Rank: Sergeant
Number: 250
Unit: B Company, 28th Battalion Australian Imperial Force
Date of Death: 17 October 1918
Age: 27
Cemetery: Abbeville Communal Cemetery Extension, Somme, France

In the early part of 1886, Samuel Chorlton (a bleacher) married Amelia Abert at St Paul's Chruch, Portwood, Stockport. Oswald was born a couple of years later. In his early 20s, he emigrated to Australia where he earned a living as a "motorist".

He enlisted into the army on 6 March 1915 at Northam, Western Australia. His address at the time was c/o a Mrs Seddon in nearby Gosnells. His service file is available on-line at the Australian National Archives and it shows that he was a short man, even for the time, being just less than 5' 4". He weighed 139 pounds and had a 36.5" chest. Oswald had a fair complexion, grey eyes and fair hair. His only distinguishing mark was a small burn on his back. He had described his religion as Church of England.

The 28th Battalion left Freemantle on 29 June1915 aboard HMAT Asanius and disembarked in Egypt. He went into action at Gallipoli in early September, missing the major battles. The Battalion garrisoned the front lines until the evacuation in late December/early January. Oswald was promoted to a temporary position of corporal on 24 November (and this would be made permanent on 18 February 1916). After the evacuation, Oswald returned to Egypt until, on 16 March 1916, the Battalion embarked for France, arriving at Marseilles on the 23rd.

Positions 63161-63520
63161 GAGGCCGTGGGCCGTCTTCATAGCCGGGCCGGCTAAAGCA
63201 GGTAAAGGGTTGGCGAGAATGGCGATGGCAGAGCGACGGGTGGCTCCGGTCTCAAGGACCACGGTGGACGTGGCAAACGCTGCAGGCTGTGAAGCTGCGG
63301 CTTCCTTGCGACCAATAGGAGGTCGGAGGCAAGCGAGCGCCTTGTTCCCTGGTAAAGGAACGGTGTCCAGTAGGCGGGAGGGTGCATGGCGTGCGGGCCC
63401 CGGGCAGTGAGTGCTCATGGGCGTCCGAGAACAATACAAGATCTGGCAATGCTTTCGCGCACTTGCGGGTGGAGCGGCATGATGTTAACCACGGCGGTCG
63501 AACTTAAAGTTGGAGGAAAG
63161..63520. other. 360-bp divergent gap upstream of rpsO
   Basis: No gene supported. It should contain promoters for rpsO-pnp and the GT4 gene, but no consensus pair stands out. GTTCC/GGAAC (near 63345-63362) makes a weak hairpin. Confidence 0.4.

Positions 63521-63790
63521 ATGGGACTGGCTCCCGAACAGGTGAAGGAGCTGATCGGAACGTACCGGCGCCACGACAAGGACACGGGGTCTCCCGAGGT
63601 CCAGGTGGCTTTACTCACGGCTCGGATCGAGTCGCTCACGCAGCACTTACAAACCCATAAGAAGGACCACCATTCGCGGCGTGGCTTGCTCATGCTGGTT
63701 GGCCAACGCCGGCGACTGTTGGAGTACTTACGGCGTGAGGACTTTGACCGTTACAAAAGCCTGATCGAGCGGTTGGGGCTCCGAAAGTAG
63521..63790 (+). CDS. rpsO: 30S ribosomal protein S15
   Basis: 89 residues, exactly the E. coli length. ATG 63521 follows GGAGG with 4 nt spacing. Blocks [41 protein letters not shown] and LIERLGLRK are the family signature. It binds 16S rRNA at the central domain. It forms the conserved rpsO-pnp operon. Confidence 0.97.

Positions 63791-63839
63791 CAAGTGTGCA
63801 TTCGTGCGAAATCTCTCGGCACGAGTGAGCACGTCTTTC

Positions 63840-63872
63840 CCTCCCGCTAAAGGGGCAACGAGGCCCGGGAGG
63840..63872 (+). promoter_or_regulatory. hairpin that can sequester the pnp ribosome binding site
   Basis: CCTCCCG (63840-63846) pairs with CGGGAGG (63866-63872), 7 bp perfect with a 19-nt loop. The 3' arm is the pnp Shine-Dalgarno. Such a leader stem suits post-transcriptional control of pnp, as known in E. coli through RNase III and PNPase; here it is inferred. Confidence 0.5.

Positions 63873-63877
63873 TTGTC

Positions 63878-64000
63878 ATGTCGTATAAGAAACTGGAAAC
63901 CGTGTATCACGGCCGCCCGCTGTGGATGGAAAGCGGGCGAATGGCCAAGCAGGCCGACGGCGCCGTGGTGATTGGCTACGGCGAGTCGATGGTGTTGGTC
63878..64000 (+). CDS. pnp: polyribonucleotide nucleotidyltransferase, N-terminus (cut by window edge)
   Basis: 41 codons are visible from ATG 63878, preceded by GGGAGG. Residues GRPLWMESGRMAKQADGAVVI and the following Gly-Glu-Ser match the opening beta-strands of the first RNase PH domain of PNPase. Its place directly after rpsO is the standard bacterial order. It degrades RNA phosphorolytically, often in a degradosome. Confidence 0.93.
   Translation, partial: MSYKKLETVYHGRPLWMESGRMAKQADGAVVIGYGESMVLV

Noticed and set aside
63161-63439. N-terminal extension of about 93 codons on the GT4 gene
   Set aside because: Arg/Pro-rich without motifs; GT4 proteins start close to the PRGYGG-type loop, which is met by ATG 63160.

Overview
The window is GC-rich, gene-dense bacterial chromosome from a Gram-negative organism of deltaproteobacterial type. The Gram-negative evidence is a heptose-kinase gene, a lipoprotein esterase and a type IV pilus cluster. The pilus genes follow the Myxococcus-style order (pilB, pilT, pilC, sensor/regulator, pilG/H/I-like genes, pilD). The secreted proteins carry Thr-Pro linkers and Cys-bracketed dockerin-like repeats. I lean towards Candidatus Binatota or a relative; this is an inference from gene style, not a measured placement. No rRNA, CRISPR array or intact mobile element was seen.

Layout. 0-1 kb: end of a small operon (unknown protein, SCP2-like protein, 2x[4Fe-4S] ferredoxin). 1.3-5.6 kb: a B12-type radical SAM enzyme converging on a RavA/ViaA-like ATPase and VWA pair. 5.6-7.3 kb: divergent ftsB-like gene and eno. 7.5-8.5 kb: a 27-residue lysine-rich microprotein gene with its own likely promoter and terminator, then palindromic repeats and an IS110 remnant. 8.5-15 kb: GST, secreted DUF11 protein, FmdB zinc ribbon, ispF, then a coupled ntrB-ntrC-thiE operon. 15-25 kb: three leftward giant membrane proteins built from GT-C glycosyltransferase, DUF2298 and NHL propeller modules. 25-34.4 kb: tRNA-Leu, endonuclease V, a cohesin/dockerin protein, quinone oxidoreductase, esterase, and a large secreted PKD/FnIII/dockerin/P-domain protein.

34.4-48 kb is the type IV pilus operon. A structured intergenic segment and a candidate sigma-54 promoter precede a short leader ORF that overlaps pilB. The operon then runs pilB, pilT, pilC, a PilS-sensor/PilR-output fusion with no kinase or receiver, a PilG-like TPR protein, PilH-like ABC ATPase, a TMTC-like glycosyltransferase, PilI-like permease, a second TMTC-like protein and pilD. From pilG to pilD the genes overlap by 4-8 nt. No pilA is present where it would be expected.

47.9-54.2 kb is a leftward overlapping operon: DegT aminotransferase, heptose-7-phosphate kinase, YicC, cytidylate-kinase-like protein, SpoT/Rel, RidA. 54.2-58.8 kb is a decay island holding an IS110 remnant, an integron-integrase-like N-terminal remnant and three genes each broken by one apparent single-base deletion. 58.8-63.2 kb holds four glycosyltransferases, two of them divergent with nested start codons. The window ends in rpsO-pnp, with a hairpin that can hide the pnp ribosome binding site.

The next month, Oswald was transferred to the 7th Brigade Trench Mortar Battery and, shortly after, had a period of leave. He returned to the Stockport area and, on 6 May, he married Elizabeth Gwendoline Evans, of 17 St James Street, Eccles. She worked as a domestic servant. They married at St Andrews Church of England Church in Eccles.

After his marriage, Oswald changed his military records to show Elizabeth as his next of kin and he made a will in her favour. In the October, he was assigned to the Army School of Instruction as an instructor and, in January 1917, he was temporarily promoted to sergeant. At the end of April, he reverted to his old rank when he rejoined the Trench Mortar Battery. Within a few weeks, he was again promoted and assigned, as an instructor, to the 1st ANZAC Trench Mortar School.

In July 1917, he had two weeks leave in England and, on 13 October, he was transferred to the Trench Mortar School at General Headquarters. He was able to return to the UK, on leave, over the Christmas period for another fortnight.

On 17 October 1918, there was a tragic accident as described by the report of the official army Inquiry. "Whilst instruction was being given at Light Trench Mortar School on 17 October 1918, a premature burst occurred with a German "pineapple" grenade causing injuries. All necessary precautions had been taken against accident and no-one was to blame. Nature of injury - killed. Front and right side of neck blown away by piece of high explosive shell. Penetrating wound of right arm, fracturing humerus. Died of haemorrhage."

After the war, Elizabeth was living at 4 Jowells Place, Heaton Mersey, but it is not known if this is the home she shared, briefly, with Oswald.

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